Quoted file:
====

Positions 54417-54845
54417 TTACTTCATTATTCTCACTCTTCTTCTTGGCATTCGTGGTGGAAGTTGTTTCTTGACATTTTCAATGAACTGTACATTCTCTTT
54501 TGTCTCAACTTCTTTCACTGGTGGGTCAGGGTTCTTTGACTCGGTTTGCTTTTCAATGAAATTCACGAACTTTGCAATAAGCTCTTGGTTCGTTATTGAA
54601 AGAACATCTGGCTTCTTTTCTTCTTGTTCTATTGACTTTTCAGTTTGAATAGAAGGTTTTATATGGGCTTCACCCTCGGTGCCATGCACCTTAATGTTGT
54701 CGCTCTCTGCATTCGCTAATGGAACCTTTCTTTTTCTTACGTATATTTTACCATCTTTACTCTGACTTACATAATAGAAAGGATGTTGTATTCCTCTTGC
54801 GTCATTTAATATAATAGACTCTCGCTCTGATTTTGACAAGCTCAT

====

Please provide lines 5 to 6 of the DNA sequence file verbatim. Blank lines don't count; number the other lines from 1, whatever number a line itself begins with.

54701 CGCTCTCTGCATTCGCTAATGGAACCTTTCTTTTTCTTACGTATATTTTACCATCTTTACTCTGACTTACATAATAGAAAGGATGTTGTATTCCTCTTGC
54801 GTCATTTAATATAATAGACTCTCGCTCTGATTTTGACAAGCTCAT